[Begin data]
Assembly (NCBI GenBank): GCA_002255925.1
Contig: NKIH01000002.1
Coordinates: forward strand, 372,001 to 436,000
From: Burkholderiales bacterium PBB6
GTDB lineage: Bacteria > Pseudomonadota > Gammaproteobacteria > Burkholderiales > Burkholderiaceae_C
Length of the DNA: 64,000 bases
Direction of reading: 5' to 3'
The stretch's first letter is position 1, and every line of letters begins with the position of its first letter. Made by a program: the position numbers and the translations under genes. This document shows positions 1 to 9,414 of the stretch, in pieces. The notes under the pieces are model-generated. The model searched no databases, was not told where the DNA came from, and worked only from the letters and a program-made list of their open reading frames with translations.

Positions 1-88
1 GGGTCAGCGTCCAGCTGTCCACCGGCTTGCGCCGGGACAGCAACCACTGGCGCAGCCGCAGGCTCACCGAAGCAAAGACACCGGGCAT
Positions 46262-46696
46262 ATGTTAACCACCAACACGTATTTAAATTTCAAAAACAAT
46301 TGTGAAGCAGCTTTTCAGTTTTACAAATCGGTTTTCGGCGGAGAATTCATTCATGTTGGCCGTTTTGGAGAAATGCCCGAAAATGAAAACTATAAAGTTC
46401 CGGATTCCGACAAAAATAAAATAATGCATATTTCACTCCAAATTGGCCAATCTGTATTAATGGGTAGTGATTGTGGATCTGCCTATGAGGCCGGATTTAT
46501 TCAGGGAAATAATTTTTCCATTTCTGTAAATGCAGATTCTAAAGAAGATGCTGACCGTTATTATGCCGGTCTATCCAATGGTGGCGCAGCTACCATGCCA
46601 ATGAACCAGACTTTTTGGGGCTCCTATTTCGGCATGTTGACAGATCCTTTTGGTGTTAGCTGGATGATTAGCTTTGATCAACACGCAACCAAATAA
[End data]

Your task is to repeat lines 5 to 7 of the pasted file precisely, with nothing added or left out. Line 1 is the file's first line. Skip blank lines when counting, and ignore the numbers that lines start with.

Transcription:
GTDB lineage: Bacteria > Pseudomonadota > Gammaproteobacteria > Burkholderiales > Burkholderiaceae_C
Length of the DNA: 64,000 bases
Direction of reading: 5' to 3'